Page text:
Yahoo has rolled out some search improvements, including an “Accordion” box at the top of some search results that groups relevant items into sections such as Stories, Images, Videos, and Tweets. Not bad! I don’t, however, understand why the first results in the Accordion box are “Latest on:” links with only the vaguest association to the thing you searched for–I got the same list of breaking search terms for anyone who was in the news (such as Barack Obama and Sarah Palin), and the same list of musicians for any pop artist from the past sixty years…
By Ed Oswald | Posted at 1:51 pm on Tuesday, September 14, 2010
Microsoft’s Bing has finally managed to overtake Yahoo in search share according to Nielsen. In August, Bing had a 13.9 percent share, up about .3 percent, while Yahoo dropped 1.5 percent to 13.1 percent during the same period. While its certainly a milestone for the company, in the end does it matter?
Yahoo’s search engine is now powered by Bing, so essentially the two sites are now one in the same. So in other words, Bing’s got 27 percent of the market now. Now add July’s numbers together, and you can see that together they’ve actually lost share.
So where did this share go? Some of it has gone to Google: the company saw its share rise .8 percent to 65 percent of the market, meaning that the much ballyhooed Yahoo+Bing deal isn’t doing quite what it should. Is it cause to worry for Yahoo and Microsoft? I’d argue at this point no, but the companies better hope that things turn around.
“Bing is on an unequivocal roll. It’s no longer a question of whether or not Bing will continue to grow share but one of where will future growth come from,” my colleague Joe Wilcox writes over at Betanews. “Microsoft loses by taking share from Yahoo. The gains that matter must come from Google.”
I agree with Joe — Bing cannot really celebrate these numbers because they aren’t all that positive at face value. Certainly, Bing has upward momentum, but at the same time it almost has to cheer for its competitor to at least tread water because in the end its Google that’s in its sights in the battle for search engine dominance.
The need to check up with friends on Facebook is becoming so great that as a whole we’re spending more time on Facebook than any other online destination, comScore reported this week. A total of 41.1 million minutes or 9.9 percent of consumer’s online time were spent on the site in August, surpassing time spent on Google which came in with 39.8 million minutes or 9.6 percent.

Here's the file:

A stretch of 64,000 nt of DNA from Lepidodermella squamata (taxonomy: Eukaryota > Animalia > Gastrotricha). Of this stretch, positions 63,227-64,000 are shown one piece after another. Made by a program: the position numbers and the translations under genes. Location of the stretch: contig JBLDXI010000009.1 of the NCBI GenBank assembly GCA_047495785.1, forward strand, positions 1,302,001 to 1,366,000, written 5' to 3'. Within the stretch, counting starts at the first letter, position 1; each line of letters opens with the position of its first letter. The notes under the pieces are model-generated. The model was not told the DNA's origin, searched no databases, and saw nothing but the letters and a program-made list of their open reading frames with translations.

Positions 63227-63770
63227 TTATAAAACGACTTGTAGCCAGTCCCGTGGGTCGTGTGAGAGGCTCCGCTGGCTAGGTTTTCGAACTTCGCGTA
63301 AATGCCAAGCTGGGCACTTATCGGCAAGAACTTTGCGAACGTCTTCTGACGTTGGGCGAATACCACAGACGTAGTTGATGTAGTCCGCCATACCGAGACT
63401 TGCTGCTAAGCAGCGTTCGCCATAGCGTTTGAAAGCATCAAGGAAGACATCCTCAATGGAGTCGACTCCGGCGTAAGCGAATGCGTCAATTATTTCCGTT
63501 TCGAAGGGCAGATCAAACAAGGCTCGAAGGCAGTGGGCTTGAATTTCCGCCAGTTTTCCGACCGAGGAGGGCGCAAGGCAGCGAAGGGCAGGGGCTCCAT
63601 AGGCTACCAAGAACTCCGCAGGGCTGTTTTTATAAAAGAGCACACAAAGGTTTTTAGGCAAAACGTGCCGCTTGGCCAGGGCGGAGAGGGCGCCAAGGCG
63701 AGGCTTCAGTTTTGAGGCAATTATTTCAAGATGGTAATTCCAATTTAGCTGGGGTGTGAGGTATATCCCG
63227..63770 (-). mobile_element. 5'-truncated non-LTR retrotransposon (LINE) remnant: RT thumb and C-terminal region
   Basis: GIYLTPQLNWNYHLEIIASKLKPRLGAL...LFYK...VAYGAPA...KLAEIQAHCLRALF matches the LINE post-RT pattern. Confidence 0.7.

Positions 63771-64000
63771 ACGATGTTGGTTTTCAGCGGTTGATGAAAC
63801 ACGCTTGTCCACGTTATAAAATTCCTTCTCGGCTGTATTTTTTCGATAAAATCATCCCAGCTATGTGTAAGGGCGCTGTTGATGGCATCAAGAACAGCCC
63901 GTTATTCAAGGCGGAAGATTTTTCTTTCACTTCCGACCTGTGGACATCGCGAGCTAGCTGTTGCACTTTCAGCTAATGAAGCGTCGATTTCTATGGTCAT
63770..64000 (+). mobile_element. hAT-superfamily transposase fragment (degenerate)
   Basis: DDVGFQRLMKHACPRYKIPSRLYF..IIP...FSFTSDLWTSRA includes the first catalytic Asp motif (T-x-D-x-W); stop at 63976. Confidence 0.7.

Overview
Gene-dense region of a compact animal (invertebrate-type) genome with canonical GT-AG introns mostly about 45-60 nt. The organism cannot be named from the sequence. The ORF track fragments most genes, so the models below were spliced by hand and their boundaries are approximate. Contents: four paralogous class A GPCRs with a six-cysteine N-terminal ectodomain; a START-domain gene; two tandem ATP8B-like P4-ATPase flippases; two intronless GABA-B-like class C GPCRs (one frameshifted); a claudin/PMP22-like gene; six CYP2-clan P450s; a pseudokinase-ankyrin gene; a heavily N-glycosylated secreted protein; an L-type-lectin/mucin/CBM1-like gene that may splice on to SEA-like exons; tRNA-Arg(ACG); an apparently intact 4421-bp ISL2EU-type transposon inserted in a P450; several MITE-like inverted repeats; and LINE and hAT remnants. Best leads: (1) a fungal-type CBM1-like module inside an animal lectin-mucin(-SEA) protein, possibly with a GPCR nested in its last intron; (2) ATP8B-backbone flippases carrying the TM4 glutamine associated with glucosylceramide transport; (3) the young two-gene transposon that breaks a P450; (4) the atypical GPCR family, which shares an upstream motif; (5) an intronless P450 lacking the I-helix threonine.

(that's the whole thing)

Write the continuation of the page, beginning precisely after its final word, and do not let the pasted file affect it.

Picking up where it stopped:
It shouldn’t be all too surprising that the social networking site has come out on top. Facebook’s user experience invites the user to spend an extended period of time on the site, whether it be posting statuses, playing games, or creeping on other’s profiles.
Google doesn’t have that. All we come to do there is search and get out, really. There currently is not much there to keep us, so its more of a passthrough than a destination per se. It should be noted that Google’s other sites — including Gmail and YouTube – were apparently included in the numbers but that still wasn’t enough.
Even more interesting than the race between Google and Facebook is Yahoo’s own fall from grace. In the same study taken last year, Yahoo had 12 percent of user’s online time, versus only five percent each for Google or Facebook. This year, that has fallen to 9.1 percent in the current survey.
I know at least in my own usage, my Facebook time far outweighs any time I spent on Google. I could also arguably say I spent more time on Twitter that Google, too. What sites are you using the most?
Although it may share a name with its US counterpart, Yahoo Japan is all but a separate entity which is 40 percent controlled by cell phone provider Softbank (Yahoo has a 35 percent stake). That may be the reason why it announced Tuesday that it had struck a deal to use Google’s search engine to power searches on the site.
The announcement is a bit odd given that Yahoo just signed a wide ranging partnership with Microsoft last July. It is not clear how much — if any — say that Yahoo, Inc. had over the talks. In addition, it would move to Google’s advertising platform as well, which makes it sound like there really would now not be much Yahoo in Yahoo Japan at all.
The site enjoys a 58 percent share in the country, compared to just 38 percent for Google. However together, these two companies now essentially control the entire search market in Japan.
I have to say I’m shocked by this news, especially considering that Bing will be behind Yahoo’s primary search engine here in the states and in Europe. The quarterly financial report — where this news first surfaced — says that Yahoo, Inc. position as a strategic partner would not be affected.
That seems a bit odd. If you’re building a brand, wouldn’t you want it to be the same across all the markets you’re involved with?
One thing seems certain now: Yahoo as a brand itself seems to be slowly fading away, much like AOL has. The heart of it is now outsourced, and there is not honestly much left. Will the company follow a similar decline? Only time will tell.
With its background in search, it should not be a surprise that Yahoo’s news division plans to use search queries to drive another portion of its business–news. However, what is surprising is that it will basically be the first major news provider to do so.